The right to free speech (Article 19) and right to privacy (Article 14) are enshrined in the Pakistani constitution as fundamental guarantees. However, there are exclusions in Article 19 that relate to restrictions on free speech such as limitations on criticism of Islam, military and judiciary.
In a security state such as Pakistan, the authorities tend to enforce restrictions more than rights. In recent times this is more so in the online world or cyberspace. Recently free speech practitioners, known as ‘bloggers’ or ‘social media activists’, have been targeted either physically (attacks, kidnap and torture) or through serious allegations against them by state authorities.
In a press conference in the first week of June 2018, a spokesman for the military expressed concerns over what he alleged was ‘anti-state’ activities of some netizens, and indicated that an official exercise is under way to monitor them. Some slides were exhibited of ‘free speech’ practitioners that were allegedly violative of the restrictions showcased by Article 19.
In other words, an official admission was made that surveillance is being conducted of citizens exercising their free speech rights which clashes with their privacy rights online.
What is the legal framework that allows surveillance of citizens online? Who has the jurisdiction to do so? What rules and procedures govern the legality of this exercise? The answers to these questions are enshrined in the little analysed Investigation for Fair Trial Act (IFTA) 2013.
IFTA was enacted in the last days of the PPP government with the stated objective of providing a legal framework for “collection of evidence by means of modern techniques and devices” and “to regulate the powers of the law enforcement and intelligence agencies” in collection of such evidence. The Act aimed at preventing arbitrary use of power by the law enforcement and intelligence agencies, and bring their acts of covert surveillance, wire-tapping and communication interception under proper executive and judicial oversight.
The unstated objective of the Act was to give evidentiary value to the information/data collected through covert surveillance and wire-tapping of alleged ‘suspects.’
IFTA empowered the judiciary to have an oversight of intelligence and law enforcement agencies’ covert surveillance and interception of communication including emails, SMS, Internet Protocol Detail Record (IPDR), Call Detail Record (CDR) and any form of computer-based or cellphone-based communication and voice analysis. On practical side, the Act was an effort to streamline ‘ongoing surveillance and monitoring of suspects’ by the agencies, and bring such activities under a legal framework and judicial scrutiny.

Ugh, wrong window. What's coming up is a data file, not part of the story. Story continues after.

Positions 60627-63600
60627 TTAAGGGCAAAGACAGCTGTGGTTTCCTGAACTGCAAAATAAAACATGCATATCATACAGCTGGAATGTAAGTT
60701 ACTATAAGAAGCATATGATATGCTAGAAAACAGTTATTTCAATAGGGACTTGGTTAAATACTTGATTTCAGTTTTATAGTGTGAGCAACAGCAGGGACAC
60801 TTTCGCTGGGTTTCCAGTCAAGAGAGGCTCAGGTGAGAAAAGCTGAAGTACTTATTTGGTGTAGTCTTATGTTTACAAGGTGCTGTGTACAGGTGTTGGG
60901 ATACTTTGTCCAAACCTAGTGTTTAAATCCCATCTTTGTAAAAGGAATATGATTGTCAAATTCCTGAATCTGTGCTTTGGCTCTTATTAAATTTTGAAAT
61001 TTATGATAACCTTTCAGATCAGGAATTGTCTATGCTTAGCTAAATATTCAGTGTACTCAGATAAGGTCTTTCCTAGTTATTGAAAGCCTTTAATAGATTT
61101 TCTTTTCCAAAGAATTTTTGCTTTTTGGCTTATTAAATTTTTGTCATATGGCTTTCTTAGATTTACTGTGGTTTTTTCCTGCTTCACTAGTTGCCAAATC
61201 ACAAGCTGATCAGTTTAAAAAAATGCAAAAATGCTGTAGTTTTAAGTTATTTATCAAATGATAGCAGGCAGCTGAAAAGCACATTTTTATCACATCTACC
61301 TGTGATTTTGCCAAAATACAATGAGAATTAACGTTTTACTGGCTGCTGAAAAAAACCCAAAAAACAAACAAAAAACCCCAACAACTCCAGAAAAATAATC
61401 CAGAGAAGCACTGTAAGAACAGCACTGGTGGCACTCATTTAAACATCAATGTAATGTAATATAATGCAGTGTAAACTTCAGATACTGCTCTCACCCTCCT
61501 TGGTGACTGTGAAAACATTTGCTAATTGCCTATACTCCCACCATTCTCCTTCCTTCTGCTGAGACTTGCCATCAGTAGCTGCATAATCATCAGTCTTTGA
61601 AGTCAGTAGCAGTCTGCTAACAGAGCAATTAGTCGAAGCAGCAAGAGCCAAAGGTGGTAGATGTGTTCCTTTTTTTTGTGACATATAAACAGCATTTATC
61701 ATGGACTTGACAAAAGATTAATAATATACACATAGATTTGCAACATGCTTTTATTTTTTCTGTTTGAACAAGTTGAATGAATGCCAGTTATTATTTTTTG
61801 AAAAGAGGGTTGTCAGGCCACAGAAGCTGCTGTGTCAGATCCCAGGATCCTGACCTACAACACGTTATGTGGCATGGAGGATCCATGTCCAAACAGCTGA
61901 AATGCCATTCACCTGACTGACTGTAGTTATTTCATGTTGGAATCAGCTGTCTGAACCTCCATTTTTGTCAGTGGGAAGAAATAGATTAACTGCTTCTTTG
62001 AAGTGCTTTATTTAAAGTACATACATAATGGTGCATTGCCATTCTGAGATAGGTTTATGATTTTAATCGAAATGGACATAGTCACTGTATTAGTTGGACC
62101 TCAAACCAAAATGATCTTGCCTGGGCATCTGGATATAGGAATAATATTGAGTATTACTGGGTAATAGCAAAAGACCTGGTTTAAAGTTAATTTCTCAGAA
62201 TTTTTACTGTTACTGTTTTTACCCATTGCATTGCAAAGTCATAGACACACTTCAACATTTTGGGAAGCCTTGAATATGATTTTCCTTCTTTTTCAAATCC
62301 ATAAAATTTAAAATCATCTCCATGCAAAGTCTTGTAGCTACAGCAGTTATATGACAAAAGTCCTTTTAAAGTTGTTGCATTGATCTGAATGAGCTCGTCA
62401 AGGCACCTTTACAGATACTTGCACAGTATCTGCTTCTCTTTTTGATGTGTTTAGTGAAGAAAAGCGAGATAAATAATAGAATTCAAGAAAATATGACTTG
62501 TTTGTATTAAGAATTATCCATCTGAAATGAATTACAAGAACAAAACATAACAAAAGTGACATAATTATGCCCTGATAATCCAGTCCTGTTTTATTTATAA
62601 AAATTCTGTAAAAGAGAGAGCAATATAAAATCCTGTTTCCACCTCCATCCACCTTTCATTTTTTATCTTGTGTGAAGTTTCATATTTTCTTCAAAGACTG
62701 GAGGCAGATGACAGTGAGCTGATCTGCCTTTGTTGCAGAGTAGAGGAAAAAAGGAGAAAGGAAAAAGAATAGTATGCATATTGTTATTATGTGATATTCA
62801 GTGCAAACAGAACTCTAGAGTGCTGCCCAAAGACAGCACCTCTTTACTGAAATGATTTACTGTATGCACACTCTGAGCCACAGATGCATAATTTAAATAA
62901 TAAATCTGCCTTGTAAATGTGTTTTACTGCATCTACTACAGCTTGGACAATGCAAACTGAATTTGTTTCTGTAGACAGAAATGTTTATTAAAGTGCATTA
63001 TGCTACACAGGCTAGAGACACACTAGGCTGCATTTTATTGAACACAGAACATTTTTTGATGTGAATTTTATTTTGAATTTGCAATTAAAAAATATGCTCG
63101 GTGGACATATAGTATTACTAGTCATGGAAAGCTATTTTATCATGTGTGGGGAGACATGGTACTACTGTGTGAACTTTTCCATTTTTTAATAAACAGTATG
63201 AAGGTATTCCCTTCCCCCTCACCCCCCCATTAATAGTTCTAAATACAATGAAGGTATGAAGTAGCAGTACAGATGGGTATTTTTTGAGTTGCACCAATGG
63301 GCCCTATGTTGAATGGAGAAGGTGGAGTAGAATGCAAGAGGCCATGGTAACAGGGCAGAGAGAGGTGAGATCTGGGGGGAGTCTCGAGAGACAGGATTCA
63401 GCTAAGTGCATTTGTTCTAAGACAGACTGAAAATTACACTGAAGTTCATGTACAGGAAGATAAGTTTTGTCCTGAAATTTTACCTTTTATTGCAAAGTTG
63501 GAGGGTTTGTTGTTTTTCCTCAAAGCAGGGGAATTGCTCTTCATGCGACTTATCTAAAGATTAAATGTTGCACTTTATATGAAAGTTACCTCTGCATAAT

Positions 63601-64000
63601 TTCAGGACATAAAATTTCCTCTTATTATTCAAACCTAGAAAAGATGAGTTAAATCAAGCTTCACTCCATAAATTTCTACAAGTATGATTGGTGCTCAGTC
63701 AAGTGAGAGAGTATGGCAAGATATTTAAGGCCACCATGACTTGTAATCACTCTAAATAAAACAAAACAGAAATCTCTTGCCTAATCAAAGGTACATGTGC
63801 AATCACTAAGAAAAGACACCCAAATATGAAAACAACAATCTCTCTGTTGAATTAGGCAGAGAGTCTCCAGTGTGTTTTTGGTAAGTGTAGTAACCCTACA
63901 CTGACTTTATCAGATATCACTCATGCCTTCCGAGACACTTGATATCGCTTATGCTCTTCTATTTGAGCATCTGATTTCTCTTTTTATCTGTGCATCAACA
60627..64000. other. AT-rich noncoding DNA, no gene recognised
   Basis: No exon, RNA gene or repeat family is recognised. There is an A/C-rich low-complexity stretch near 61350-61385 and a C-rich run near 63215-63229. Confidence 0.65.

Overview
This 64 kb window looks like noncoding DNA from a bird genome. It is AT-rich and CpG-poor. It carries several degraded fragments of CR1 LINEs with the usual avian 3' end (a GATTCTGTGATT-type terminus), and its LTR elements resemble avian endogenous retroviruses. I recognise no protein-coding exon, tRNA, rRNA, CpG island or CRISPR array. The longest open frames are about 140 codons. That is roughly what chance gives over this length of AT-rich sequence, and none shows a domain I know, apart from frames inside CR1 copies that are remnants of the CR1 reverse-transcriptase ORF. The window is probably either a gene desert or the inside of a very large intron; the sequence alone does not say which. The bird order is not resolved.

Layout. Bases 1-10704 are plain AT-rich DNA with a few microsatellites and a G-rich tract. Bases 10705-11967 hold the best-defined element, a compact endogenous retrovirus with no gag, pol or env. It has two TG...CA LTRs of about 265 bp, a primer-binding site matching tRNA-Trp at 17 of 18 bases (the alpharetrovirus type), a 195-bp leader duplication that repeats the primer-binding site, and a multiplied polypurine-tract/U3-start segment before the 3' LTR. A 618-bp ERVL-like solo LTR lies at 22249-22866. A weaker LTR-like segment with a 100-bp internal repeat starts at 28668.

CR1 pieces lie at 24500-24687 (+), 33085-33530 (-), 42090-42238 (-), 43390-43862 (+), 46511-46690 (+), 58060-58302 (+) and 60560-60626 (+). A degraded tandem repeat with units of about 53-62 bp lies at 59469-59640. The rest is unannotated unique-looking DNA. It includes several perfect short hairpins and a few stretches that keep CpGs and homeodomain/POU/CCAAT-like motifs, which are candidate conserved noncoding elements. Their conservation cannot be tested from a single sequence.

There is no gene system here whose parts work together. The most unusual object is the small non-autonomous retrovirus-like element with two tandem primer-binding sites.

To achieve the above stated and unstated objectives, the Act provides a three-stage framework as gatekeeper for unbridled actions of the intelligence agencies. The framework consists of (i) minister-level permission to initiate application for monitor and undertake surveillance, (ii) judicial authorisation for surveillance/interception and six-monthly review and (iii) oversight of application of the law by a ministerial level Review Committee — comprising federal ministers of defence, interior and law.
The procedure, laid down by the Act, necessitates the director general of agencies — Inter Service Intelligence, three Services Intelligence Agencies, Intelligence Bureau and Police — to be the applicant to seek approval for surveillance of a suspect. The Act also requires the applicant to notify and authorise “an appropriate officer not below BPS-20 or equivalent” to make the application for authorisation on his behalf.
However, before seeking warrant of surveillance from the concerned judge of the High Court, it is mandatory for the applicant /‘authorised officer’ to present the application/report to the federal interior minister for permission. Upon receipt of the application, duly permitted by the minister, the judge shall entertain the authorised officer in the chamber and pass appropriate order. The Act, however, does not give any arbitrary power to the judge to issue warrants Before making any order, the judge must consider certain conditions laid out in Section 10 of the Act.